Iceland's unlimited sources

Bjorn Bjarnason

Minister of Culture and Education, Iceland

In today's world, where the speed of communications and ease of travelling increases steadily and the number of travellers likewise, competition to attract travellers and trade has become international; the world is one market. In response to this situation, countries have, for instance, chosen to emphasise their unique characteristics and present themselves simply and definitively - often using a few well chosen slogans that are intended to focus on the characteristics of the land and its people. In the case of Iceland, it is the nation's cultural heritage which first comes to mind, its ancient literature written during the Middle Ages which has no parallel in the cultural history of Europe. In more recent times, Iceland has also been noted for the high level of general education, which is manifest in the high standard of living, among the highest in the world, and the high technological level of the country's industries and services. Finally, the purity and lack of pollution evident both in the country and its products has been increasingly emphasised in national promotion.

Iceland's position among the nations of the world is unique in a number of respects. An island country, its inhabitants are ethnically as well as politically a single nation with a common history, culture and language. Icelanders can follow the course of their history from its earliest beginnings some 1,100 years ago when immigrants from Scandinavia and the British Isles settled in the country which appears to have been unpopulated at that time. The story of their settlement was recorded during the time of flourishing historiography in the 12 and 13th centuries. Other writings dating from this time include histories of the Norwegian kings, the Eddic poems and other great works of literature besides the Icelandic Sagas. Ever since, literary works have figured highly in the lives and activities of Icelanders, and formed the core of national consciousness. The literary heritage has also no doubt been one of the reasons for the higher general level of literacy in Iceland than in most other areas of the world for centuries.

Interest among Icelanders in the Icelandic language also traces its roots to the same source. Icelandic developed from the same origins as did the languages of Scandinavia, but in Iceland the language has been preserved with only slight alteration for a thousand years. Modern-day Icelanders can thus read ancient Icelandic literature as it was written in the original language. Since the languages of the world are steadily decreasing in number, there is good reason for a small nation such as Iceland consciously to support its language not least because it preserves world literature of major significance.

Cultural activities are extremely varied and energetic in Iceland, a fact which is often noticed with surprise by visitors from abroad. What is more unique about this culture is the very widespread and active participation of the general public, both as participants in and audience at cultural events. An example of this are attendance figures at theatrical productions, which are the equivalent of 80 per cent of the population attending the theatre at least once a year, and survey results in which about 60 per cent of Icelanders said they visit an art exhibition occasionally. Investigations have revealed that about one-quarter of the nation is active in the sphere of music, either as a student in a music school, singer in a choir, player of a musical instrument in an amateur ensemble, music teacher or other professional. Participation of Icelanders in artistic and cultural life would appear to depend little on the location of their residence, their level of education or profession, and thus contributes to the cultural homogeneity of the nation.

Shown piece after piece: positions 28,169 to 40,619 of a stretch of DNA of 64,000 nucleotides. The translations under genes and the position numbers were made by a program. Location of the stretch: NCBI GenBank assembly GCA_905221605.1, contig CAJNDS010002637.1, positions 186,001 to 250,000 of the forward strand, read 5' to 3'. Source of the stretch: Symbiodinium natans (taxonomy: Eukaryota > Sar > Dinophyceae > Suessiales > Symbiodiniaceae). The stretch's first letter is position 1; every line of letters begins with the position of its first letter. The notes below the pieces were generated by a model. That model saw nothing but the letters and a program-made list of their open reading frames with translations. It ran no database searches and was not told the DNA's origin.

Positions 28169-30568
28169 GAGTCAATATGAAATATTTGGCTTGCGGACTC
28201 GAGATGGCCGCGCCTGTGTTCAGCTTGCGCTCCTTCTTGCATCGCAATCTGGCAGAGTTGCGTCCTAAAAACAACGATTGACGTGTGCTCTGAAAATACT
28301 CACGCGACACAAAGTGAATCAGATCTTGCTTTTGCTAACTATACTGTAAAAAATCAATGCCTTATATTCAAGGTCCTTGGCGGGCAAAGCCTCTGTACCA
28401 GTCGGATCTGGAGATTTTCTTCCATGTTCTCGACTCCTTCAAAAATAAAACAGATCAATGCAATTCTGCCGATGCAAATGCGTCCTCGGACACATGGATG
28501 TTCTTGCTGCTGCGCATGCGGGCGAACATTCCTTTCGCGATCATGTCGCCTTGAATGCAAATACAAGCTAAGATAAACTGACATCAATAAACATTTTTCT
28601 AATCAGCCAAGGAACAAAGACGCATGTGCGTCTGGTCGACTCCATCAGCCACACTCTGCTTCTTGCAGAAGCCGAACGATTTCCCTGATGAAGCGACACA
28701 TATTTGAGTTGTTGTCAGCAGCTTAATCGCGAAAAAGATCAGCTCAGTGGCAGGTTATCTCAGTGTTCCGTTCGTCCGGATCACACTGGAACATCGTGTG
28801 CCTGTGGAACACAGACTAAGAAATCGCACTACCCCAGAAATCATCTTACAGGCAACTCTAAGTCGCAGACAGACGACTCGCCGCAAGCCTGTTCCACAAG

Iceland lies directly on the route from Europe to North America and is in no way isolated in cultural respects. Icelandic art students are also very keen on studying at schools abroad as well as at home, to widen their horizons, and Icelandic artists are active participants in international art events. Foreign artists are also frequent visitors, especially in connection with the international Festivals of the Arts, which are held at regular intervals.

In only a very short time, Iceland changed from a simply society of farmers and fishermen to a modern, high-technology nation. Fortunately the country's inhabitants were very conscious of the need to preserve the heritage of times past, as is evident in the numerous museums located throughout the country. In a number of locations structures from the Middle Ages have been recreated and for those interested in ancient literature tours are arranged to the actual sites where the events occurred. The parliamentary assembly of Iceland, the Althing, which is considered to be among the oldest legislative assemblies in the world, met in the era of the mediaeval commonwealth at Thingvellir in a strikingly picturesque location not far from the capital city of Reykjavik. The site is a favourite with both Icelanders and visitors from abroad, who can picture for themselves the surroundings in which the assembly was established over 1,000 years ago.

The travel industry is intended primarily to provide travellers with access to, and facilitate their enjoyment of, the various resources of the country - its natural environment, art and culture. The Icelandic Government recently presented a policy paper on the travel industry, placing emphasis on making the arts, cultural history and modern culture of Iceland better known to travellers. Icelanders are more than willing to share these unlimited sources with guests from abroad and thus provide them with a unique opportunity to become acquainted with the country and its people.